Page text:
But as with most capital cases, the trial and sentencing are only round one in the quest to see justice done.  Immediately after sentencing, Frank's legal team launches a series of appeals over evidence and procedures that goes first to Judge Roan (he denies it of course since it deals with the right and wrong found in his own court), passes on to the Georgia Supreme Court, and eventually ends up in the docket of the United Supreme Court ... which rejects the appeal 7-2 on a timing technicality (with Justice Oliver Wendell Holmes Jr. weighing in that he doesn't believe Frank had received a fair trial ... "It is our duty to declare lynch law as little valid when practiced by a regularly drawn jury as when administered by one elected by a mob intent on death." ... prescient words indeed).
Oliver Wendell Holmes Jr circa 1930-edit.jpg

Death by hanging Frank's future once more, the governor of Georgia, John Slaton,  gets involved in the case, overseeing a sentence commutation hearing in June of 1915 (during which he receives more than 1,000 death threats), in which he will eventually change the sentence to one of life in prison.  And the happy crowds of Georgians that celebrated the verdict and original sentencing then turn hateful and bitter ... and start plotting their own end for Frank, especially after it is discovered that the governor has ties to the law firm that defended the man (to his dying day, Slaton the connection informed his decision at all) ... passions that become even more incensed as various northern newspapers and law firms weigh in on the apparent racism and bigotry of Georgia (a mob will try to assault the governor's mansion, but will be turned aside by members of the state's National Guard and various local members of law enforcement).
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Slaton And Wife

The entire state a steaming boiler ready to explode, the detonation comes on 8/17/1915, when a group calling itself "The Knights of Mary Phagan" visits the Milledgeville Prison where Frank is incarcerated ... a group that includes an electrician to cut the prison's power, car mechanics to keep the mob's cars running on the drive from the town of Marietta to the prison and back (a back that entails a 175 mile drive on back roads that takes roughly seven hours to complete), a medic, a locksmith, a telephone lineman, a hangman, and a lay preacher, overseen by such sterling citizens as Joseph Mackey Brown, the former governor of the state, Eugene Herbert Clay, the former mayor of Marietta, E. P. Dobbs, Marietta's current mayor, and Marietta lawyer and banker, Moultrie McKinney Sessions.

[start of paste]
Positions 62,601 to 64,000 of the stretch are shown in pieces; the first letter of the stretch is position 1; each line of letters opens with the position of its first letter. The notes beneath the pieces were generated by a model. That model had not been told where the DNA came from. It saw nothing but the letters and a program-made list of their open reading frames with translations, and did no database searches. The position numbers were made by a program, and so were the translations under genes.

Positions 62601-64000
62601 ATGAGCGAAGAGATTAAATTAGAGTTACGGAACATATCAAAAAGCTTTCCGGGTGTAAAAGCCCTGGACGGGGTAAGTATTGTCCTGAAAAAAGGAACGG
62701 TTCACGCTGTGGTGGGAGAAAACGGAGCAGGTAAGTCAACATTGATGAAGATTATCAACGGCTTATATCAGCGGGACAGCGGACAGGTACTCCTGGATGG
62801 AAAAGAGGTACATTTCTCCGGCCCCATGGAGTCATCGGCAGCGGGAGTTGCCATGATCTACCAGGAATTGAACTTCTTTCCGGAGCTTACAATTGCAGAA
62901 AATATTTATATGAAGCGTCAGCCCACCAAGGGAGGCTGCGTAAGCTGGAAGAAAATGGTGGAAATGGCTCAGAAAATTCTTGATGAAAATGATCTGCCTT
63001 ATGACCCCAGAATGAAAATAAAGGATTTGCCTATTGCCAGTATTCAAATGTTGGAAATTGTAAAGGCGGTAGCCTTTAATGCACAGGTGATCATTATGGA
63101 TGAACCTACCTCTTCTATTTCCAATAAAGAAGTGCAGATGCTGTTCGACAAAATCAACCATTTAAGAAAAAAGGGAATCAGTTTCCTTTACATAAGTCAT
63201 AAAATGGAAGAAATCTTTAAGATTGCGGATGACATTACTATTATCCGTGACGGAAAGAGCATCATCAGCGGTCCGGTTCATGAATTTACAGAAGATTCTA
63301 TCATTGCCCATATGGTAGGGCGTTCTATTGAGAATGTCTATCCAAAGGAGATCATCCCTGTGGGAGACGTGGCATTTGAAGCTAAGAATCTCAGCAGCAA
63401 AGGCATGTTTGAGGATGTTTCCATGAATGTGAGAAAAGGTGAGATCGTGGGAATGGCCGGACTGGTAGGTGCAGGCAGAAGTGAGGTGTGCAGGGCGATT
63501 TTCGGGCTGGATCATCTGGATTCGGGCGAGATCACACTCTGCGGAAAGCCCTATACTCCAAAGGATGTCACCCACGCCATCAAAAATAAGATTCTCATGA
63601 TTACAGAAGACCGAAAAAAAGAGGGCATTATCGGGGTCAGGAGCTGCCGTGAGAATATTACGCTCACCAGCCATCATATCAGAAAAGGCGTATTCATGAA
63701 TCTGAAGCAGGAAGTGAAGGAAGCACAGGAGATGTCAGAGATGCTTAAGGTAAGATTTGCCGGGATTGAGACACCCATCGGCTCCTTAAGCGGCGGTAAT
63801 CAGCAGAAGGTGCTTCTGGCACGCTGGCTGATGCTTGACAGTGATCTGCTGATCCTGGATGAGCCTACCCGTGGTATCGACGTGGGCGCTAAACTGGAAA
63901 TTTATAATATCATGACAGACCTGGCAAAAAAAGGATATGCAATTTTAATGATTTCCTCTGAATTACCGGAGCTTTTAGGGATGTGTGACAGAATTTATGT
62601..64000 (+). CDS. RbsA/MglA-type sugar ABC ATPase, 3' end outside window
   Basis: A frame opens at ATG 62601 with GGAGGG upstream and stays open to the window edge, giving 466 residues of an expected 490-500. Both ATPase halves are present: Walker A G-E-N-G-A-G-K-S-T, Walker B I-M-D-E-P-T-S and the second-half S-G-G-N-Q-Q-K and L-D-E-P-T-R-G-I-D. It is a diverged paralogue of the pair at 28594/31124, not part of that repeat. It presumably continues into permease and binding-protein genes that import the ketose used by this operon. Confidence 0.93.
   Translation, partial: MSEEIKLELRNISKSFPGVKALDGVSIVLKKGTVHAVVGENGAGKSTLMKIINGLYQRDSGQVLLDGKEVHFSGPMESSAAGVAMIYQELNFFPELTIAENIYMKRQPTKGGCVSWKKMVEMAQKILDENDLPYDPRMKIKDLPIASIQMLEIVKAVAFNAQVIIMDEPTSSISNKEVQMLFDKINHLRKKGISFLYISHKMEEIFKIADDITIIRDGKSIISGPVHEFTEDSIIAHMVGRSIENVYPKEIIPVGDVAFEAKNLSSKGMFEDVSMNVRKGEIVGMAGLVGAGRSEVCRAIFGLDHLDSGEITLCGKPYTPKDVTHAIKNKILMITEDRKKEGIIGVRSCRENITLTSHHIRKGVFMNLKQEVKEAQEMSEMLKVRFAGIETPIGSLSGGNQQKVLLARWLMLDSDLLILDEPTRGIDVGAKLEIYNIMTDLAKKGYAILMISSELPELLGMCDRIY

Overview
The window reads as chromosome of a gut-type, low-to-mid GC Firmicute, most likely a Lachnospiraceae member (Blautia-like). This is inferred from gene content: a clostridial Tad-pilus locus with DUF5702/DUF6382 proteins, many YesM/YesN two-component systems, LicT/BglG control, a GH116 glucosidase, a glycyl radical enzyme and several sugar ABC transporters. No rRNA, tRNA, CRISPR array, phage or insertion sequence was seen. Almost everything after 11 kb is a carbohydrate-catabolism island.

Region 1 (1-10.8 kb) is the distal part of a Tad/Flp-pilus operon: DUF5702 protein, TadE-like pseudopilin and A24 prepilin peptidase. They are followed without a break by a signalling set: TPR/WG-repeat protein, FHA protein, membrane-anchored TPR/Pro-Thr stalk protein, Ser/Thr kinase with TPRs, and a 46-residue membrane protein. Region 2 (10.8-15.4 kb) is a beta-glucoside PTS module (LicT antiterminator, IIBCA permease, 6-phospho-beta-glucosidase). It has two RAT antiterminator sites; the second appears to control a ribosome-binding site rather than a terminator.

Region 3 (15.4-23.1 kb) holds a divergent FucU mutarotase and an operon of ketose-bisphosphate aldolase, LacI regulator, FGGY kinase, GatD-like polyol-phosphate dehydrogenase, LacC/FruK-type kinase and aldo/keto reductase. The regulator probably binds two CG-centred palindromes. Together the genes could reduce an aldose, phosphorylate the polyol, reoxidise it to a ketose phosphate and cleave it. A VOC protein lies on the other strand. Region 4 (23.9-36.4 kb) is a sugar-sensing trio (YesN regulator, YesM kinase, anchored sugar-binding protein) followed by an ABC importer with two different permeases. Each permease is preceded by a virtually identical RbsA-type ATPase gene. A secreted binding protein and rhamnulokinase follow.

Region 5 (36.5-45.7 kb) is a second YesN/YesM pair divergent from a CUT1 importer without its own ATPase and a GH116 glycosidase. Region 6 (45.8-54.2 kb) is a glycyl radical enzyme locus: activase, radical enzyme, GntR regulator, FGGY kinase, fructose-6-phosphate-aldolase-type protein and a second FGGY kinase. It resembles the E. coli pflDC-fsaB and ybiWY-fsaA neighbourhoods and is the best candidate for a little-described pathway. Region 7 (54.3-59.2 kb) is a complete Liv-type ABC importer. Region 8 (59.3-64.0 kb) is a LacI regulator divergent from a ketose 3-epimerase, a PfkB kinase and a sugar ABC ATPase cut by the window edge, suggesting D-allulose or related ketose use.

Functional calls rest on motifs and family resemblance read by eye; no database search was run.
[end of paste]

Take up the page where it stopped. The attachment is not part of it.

Milledgeville Prison
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Former Governor Brown

Planned like a military operation, the mob's eight cars arrive at the prison at around 10:00 in the evening and everyone immediately jump to their tasks ... telephone wires at and in the vicinity of the prison are cut, to prevent pursuit, gas is drained from cars in the prison's parking lot, the warden is handcuffed and locked away, and Frank is grabbed from his cell and placed in the back seat of one of the cars for the journey back to Marietta.  At an already prepared site (a rope and a table are supplied by former Sheriff William Frey) just a few miles east of Marietta, Frank is taken out of his ride, handcuffed, his legs are tied at the ankles, and quickly lynched to the glee of a crowd numbering in the hundreds (facing towards the home Mary Phagan once lived in).  Vigilante justice completed, the moment is then documented with photos being taken that will be published as postcards selling for 25 cents each.  Body finally lowered from its fatal perch, one onlooker goes berserk wanting to join in on the action, and stomps on Frank's head and chest until the corpse can be placed in a car and begin its journey back to New York City for burial.  Incredibly, no one is ever officially identified as participating in the hanging, or prosecuted for the crime ... despite photos and other evidence of the gross misdeed being easily available to the authorities.
Leo Frank's corpse hanging from a tree after the lynching. His hands and feet bound. A crowd of spectators surrounds the tree.
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Frank And Some Of The Mob
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And murder seeds flowering, in the aftermath of the lynching, Adolf Kraus will form the Anti-Defamation League, a group dedicated fighting anti-Semitism and all forms of bigotry that still is in existence, while in ceremonies atop Stone Mountain led by William Joseph Simmons, complete with a burning cross, the Knights of Mary Phagan morphs into a revival of the Klu Klux Klan in Georgia ... sadly still in existence too!  The suspected real culprit in the death of Mary Phagan (Phagan's family still believes Leo Frank was her killer), James Conley, serves a year on a chain gang for his confession of involvement in moving the body, is sentenced to 24 years behind bars for trying to burglarize an Atlanta drug store in 1919 (some of the years are thought to be Georgia payback for his lite sentencing in the Phagan case), and finally passes away in 1962.
Kraus - 1896

As for Frank, his infamous case is still studied at law schools around the country, and in 1986, far too late to do the pencil factory superintendent any good, egged on by the Anti-Defamation League, he receives a posthumous pardon from the Georgia State Board of Pardons and Paroles.